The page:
Joint Chiefs Weigh Impact of U.S. Arms Sales on Iraq

Associated Press

Adm. William J. Crowe, chairman of the Joint Chiefs of Staff, said Monday that the military chiefs have begun an internal study to determine whether U.S. arms shipped to Iran are playing any significant role in the Iran-Iraq war.

Crowe also said the controversy over the Iranian arms sales has resulted in increased consultation between the White House and the Joint Chiefs.

There was no such consultation before President Reagan's decision to sell arms to Iran last year, Crowe said, and the Joint Chiefs knew nothing of money being diverted from the arms profits to the contras in Nicaragua before the White House disclosed it.

Rare Meeting

President Reagan has said that the arms sales did not alter the military balance between Iran and Iraq.

Crowe, in a rare meeting with reporters in his Pentagon office, said the Joint Chiefs had yet to see any indication that U.S.-made TOW anti-tank missiles and spare parts for Hawk anti-aircraft missiles were playing a significant role in fighting between Iran and Iraq.

Crowe said the chiefs consider it necessary to determine what effect the U.S.-made weapons have had on the fighting.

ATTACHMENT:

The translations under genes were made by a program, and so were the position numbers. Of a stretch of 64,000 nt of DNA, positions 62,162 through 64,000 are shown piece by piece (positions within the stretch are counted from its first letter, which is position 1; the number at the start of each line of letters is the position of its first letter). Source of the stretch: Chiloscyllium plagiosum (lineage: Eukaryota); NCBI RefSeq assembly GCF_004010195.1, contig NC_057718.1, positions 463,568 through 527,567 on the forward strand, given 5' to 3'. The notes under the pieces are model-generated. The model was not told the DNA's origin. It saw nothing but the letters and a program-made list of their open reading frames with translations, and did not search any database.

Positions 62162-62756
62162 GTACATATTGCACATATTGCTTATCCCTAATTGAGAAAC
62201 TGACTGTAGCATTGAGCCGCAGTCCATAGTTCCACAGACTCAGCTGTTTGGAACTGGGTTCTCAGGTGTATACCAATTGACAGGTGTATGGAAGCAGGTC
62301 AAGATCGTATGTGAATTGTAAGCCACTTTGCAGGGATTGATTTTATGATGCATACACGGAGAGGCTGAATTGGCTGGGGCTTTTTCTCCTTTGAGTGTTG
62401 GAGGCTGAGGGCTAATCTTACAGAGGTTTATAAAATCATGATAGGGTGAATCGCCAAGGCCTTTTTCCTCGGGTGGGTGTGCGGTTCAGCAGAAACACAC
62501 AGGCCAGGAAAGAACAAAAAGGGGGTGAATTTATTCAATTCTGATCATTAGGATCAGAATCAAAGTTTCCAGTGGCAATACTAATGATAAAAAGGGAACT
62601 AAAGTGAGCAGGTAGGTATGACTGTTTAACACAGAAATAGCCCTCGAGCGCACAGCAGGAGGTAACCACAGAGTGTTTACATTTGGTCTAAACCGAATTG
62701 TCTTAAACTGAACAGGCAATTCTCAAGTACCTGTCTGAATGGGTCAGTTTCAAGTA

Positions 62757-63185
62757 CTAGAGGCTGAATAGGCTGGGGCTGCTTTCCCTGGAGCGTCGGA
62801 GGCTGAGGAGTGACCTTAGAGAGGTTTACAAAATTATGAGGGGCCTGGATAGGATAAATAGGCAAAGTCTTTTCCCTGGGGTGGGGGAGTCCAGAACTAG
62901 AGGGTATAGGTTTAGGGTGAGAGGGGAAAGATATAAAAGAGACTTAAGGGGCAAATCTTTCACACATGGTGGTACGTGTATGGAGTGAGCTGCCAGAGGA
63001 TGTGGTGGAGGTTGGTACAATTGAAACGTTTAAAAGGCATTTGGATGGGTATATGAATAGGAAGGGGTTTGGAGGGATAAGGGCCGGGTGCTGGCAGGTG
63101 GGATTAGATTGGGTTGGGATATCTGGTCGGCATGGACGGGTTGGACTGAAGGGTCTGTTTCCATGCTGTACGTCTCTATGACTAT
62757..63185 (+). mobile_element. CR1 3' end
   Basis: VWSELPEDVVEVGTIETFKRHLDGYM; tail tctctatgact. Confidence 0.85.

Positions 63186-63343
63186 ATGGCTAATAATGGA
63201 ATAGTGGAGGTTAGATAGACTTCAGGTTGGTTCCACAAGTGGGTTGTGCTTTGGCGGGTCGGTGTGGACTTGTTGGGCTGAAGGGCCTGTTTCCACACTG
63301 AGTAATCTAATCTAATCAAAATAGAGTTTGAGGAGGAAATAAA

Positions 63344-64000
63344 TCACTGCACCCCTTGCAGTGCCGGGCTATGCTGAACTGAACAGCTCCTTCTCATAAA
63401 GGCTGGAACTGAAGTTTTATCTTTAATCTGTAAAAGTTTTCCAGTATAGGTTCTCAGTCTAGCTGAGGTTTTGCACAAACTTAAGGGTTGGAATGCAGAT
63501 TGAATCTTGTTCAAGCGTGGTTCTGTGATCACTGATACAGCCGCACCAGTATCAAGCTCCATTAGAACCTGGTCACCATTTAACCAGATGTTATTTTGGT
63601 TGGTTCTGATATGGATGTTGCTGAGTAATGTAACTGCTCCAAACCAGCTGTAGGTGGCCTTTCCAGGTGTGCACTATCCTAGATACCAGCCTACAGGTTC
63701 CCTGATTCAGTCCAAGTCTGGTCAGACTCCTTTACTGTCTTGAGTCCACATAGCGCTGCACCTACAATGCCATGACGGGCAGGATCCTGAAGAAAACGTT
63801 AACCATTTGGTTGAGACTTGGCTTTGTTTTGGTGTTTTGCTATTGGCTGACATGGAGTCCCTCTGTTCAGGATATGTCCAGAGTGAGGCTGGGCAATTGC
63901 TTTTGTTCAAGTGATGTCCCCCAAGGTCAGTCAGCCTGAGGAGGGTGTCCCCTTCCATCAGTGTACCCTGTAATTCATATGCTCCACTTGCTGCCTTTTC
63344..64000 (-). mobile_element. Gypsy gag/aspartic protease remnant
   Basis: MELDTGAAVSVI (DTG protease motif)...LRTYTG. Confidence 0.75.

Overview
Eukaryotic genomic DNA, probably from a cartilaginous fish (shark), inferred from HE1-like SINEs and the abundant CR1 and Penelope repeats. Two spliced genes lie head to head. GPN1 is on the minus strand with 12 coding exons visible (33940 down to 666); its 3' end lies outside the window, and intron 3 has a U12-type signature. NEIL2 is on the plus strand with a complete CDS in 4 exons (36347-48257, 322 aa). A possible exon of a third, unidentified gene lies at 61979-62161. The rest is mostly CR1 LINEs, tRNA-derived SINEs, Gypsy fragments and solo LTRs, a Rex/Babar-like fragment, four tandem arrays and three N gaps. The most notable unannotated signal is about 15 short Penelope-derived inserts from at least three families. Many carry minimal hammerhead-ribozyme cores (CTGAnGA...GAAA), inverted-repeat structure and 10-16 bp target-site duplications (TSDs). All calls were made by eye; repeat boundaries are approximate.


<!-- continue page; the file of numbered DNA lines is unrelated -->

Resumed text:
"We're looking at that," he said. "It's a little early to say because this kind of intelligence is difficult to get real-time. You sort of have to look at it over a period of time. . . .

'Might Be Important'

"We don't have any indications that U.S. arms transfers have been decisive anywhere. My instincts tell me that in an individual engagement, the fact that you have TOWs or don't have might be important. But at least at this juncture, I don't have any reason to say that any of those transfers have had a decisive impact."

Crowe, while making it clear he would have preferred to have been consulted before the arms transactions were approved, declined to say what kind of advice he would have offered if the President had done so.

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